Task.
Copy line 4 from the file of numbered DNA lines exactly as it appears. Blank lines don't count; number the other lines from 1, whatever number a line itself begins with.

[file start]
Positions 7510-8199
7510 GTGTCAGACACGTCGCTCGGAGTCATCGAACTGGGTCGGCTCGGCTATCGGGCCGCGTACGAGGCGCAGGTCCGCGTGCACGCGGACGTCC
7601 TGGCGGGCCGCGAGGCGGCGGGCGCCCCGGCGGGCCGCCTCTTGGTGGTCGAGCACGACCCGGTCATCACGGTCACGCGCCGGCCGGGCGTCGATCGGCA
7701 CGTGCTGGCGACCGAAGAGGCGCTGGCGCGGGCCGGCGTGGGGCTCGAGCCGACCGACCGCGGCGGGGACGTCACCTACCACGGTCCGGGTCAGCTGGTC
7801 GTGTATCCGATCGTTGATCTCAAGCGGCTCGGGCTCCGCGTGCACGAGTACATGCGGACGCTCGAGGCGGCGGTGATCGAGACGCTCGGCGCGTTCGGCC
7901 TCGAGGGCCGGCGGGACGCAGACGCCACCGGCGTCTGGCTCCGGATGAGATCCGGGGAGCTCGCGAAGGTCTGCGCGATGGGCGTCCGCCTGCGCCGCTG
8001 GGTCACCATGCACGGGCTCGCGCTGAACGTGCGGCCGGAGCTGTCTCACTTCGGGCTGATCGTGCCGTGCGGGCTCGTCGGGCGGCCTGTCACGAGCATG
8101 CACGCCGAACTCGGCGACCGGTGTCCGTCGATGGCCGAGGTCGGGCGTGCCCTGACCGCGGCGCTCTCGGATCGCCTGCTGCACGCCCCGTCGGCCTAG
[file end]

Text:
7701 CGTGCTGGCGACCGAAGAGGCGCTGGCGCGGGCCGGCGTGGGGCTCGAGCCGACCGACCGCGGCGGGGACGTCACCTACCACGGTCCGGGTCAGCTGGTC